Being told that a person has lumps or nodules in the thyroid can worry the patient. But there is no need to be concerned regarding thyroid nodules. Thyroid nodules are widespread, affecting more than half of the population above 60 years. Most thyroid nodules don’t have symptoms and are found incidentally. However, in other cases, the nodules can get big enough to cause problems.

The vast majority — more than 90% — of thyroid nodules are benign (noncancerous). However, if a concern arises about cancer, the doctor may recommend monitoring the nodule over time to see if it grows. Ultrasound is the test to evaluate and monitor the thyroid nodule and determine the need for a biopsy. If needed, a thyroid fine needle aspiration biopsy is done, and samples of cells from the nodule are examined under a microscope, which can provide your doctor with more information about the behavior of the nodule.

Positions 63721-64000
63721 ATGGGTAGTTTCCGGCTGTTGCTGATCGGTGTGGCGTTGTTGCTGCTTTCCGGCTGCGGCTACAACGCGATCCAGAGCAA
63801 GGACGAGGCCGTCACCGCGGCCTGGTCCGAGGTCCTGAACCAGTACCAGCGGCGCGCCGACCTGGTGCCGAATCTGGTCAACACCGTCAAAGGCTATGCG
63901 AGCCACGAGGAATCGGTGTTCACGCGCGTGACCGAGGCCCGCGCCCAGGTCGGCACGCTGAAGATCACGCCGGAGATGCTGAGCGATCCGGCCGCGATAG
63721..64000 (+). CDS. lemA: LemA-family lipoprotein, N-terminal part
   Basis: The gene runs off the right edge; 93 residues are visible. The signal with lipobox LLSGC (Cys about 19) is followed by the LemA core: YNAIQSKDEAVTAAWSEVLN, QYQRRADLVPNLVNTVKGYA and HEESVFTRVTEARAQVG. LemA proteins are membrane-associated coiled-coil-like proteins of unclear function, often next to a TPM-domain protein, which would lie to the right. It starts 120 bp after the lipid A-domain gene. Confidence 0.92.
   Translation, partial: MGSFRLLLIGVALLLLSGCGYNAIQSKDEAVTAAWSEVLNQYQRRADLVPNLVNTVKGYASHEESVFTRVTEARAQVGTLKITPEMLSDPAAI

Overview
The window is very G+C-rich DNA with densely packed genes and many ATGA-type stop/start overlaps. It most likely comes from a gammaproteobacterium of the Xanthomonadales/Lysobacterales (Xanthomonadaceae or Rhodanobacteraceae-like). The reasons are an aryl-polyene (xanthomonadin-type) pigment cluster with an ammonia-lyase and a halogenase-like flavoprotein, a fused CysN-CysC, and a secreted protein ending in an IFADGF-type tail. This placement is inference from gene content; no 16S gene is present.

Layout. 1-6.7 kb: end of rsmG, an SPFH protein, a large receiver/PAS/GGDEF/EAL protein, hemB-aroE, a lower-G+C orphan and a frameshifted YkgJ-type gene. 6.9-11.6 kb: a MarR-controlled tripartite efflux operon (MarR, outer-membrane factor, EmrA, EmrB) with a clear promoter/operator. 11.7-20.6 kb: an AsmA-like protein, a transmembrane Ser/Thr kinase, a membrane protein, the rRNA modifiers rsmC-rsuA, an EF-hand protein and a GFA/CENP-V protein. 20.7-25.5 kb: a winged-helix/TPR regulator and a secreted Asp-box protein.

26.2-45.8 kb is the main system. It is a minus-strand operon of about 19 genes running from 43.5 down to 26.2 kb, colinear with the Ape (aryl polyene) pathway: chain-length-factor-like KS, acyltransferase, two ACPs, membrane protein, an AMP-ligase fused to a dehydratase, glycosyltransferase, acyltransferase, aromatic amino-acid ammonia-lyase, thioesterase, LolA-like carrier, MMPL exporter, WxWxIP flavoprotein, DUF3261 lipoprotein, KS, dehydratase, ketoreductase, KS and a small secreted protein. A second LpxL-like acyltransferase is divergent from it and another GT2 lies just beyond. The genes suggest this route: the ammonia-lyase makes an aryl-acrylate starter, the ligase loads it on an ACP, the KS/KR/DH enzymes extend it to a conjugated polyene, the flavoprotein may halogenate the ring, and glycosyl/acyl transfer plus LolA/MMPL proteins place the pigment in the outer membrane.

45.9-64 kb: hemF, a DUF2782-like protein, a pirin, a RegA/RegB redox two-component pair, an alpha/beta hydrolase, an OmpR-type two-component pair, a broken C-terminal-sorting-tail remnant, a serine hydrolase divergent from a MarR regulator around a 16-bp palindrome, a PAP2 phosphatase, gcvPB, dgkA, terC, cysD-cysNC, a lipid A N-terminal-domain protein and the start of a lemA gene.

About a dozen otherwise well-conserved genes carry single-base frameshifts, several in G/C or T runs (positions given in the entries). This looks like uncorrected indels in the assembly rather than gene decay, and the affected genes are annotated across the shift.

If a thyroid nodule is causing voice or swallowing problems, your doctor may recommend treating it with surgery to remove all or part of the thyroid gland. Even if a nodule turns out to be thyroid cancer, it is treatable. Surgery to remove the gland addresses the problem, and recurrences or spread of the cancer cells are uncommon.

There is no need to be worried about being diagnosed with a thyroid nodule. Instead, choosing an experienced specialist(endocrinologist)will help you get proper treatment.